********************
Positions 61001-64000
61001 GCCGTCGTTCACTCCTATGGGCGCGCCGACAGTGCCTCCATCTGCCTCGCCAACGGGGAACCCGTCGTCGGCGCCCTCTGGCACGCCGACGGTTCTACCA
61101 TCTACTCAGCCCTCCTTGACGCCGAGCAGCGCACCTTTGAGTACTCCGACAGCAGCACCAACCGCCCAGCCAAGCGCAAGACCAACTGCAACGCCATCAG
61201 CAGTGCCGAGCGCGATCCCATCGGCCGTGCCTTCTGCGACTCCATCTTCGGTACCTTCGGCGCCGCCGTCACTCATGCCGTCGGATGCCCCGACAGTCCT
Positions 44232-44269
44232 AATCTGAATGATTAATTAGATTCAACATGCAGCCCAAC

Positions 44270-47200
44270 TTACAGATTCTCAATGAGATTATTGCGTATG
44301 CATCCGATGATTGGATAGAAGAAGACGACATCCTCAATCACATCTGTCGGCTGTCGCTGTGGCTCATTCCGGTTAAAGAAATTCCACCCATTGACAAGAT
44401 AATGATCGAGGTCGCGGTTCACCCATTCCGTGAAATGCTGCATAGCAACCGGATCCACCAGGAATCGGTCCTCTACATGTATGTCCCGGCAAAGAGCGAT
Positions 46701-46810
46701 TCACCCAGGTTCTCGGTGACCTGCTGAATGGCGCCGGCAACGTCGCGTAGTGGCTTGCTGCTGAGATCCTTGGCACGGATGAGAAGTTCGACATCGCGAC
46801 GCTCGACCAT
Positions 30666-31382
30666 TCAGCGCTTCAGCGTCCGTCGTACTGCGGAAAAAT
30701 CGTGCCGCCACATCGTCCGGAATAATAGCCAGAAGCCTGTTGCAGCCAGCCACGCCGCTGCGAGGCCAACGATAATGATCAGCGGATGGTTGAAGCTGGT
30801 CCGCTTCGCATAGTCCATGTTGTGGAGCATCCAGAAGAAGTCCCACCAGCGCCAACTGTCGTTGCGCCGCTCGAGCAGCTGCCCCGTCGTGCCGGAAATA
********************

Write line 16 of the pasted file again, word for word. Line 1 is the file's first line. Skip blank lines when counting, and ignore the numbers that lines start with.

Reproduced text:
30701 CGTGCCGCCACATCGTCCGGAATAATAGCCAGAAGCCTGTTGCAGCCAGCCACGCCGCTGCGAGGCCAACGATAATGATCAGCGGATGGTTGAAGCTGGT